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Mark Matthews

Damn the Torpedoes

When Adm. David Farragut ordered his Union fleet to ignore “torpedoes” and proceed full speed ahead during the Civil War Battle of Mobile Bay, he actually was referring to naval mines. Cheap, virtually maintenance free, and lethally effective even now, mines represent one of what historian Norman Friedman calls “game changers” of naval warfare. The demand by today’s Navy for comparable technological breakthroughs is bringing a sea change to marine engineering and naval architecture. From teaching to research, as Art Pine’s cover story describes, these fields are becoming more interdisciplinary. The design and construction of the highly complex system that is the 21st-century warship require marine engineers who know about nanotechnology, materials, and electrical engineering, and chemists and electrical engineers who know shipbuilding basics. And in the lab,“most of the really hard and interesting problems are at the boundaries,” says Steven Ceccio, head of the University of Michigan-led Naval Engineering Education Center. “All the easy problems got solved a long time ago.”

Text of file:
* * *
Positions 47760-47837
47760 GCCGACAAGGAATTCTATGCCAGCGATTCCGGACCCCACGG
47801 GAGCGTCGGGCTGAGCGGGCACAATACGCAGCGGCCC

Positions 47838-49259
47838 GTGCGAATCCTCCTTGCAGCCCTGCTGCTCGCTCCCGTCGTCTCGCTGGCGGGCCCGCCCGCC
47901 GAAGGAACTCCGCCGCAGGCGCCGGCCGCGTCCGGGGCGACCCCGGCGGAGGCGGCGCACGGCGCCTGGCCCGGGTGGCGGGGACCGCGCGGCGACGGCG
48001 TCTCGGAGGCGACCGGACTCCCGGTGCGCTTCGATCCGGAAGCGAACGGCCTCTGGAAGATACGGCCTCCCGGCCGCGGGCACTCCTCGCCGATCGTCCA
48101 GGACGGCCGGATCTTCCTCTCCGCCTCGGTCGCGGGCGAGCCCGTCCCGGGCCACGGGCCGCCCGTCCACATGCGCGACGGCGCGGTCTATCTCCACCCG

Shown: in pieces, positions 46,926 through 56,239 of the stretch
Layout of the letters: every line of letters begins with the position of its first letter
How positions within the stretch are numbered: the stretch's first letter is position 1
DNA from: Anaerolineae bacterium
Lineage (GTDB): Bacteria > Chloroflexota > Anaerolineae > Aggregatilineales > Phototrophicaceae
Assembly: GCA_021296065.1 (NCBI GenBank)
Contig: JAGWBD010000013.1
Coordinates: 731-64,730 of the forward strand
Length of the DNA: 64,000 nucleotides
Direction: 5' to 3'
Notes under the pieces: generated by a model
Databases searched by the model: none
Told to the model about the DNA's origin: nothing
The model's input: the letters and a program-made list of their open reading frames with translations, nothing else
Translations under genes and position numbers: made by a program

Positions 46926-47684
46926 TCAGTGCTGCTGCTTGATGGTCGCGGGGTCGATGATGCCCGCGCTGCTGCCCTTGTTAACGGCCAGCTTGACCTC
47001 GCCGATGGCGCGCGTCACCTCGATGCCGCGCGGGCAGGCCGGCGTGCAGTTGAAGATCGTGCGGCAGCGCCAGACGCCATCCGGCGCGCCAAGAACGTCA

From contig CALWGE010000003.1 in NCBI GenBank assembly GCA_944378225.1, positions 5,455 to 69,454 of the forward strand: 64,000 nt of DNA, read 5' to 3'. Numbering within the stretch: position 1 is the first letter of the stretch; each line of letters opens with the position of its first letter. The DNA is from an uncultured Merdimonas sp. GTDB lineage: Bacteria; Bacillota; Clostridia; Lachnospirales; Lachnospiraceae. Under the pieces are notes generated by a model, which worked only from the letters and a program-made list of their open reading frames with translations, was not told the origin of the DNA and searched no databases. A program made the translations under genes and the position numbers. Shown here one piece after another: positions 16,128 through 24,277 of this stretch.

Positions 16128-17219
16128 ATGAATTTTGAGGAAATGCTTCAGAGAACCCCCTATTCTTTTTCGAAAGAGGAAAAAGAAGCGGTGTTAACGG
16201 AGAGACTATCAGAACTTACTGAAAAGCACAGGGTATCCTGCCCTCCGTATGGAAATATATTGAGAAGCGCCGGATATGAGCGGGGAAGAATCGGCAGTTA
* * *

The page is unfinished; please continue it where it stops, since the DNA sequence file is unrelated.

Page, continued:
A drive for technological game changers of all kinds is one reason government agencies are increasingly eager to sponsor student competitions. DARPA’s Grand Challenge, won by Carnegie Mellon University in 2007, sought a robotic car that could autonomously navigate difficult terrain. As Tom Grose reports in our feature “Designed to Win,” innovations derived from that contest later found their way into Google’s autonomous car. Students are responding with a “damn the torpedoes” verve that would do Admiral Farragut proud, whether pedaling furiously to lift a human-propelled helicopter off the ground or fundraising to secure materials for a Solar Decathlon entry. In the process, they’re learning the secrets of smooth-running teams and bridging the gap between the math and science of early engineering courses and design. Though research has yet to document the educational value of competitions, professional societies and some engineering schools don’t need persuading. They’re sponsoring their own contests.

We hope you enjoy these and other features in this month’s Prism. As always, we welcome your comments.

Mark Matthews




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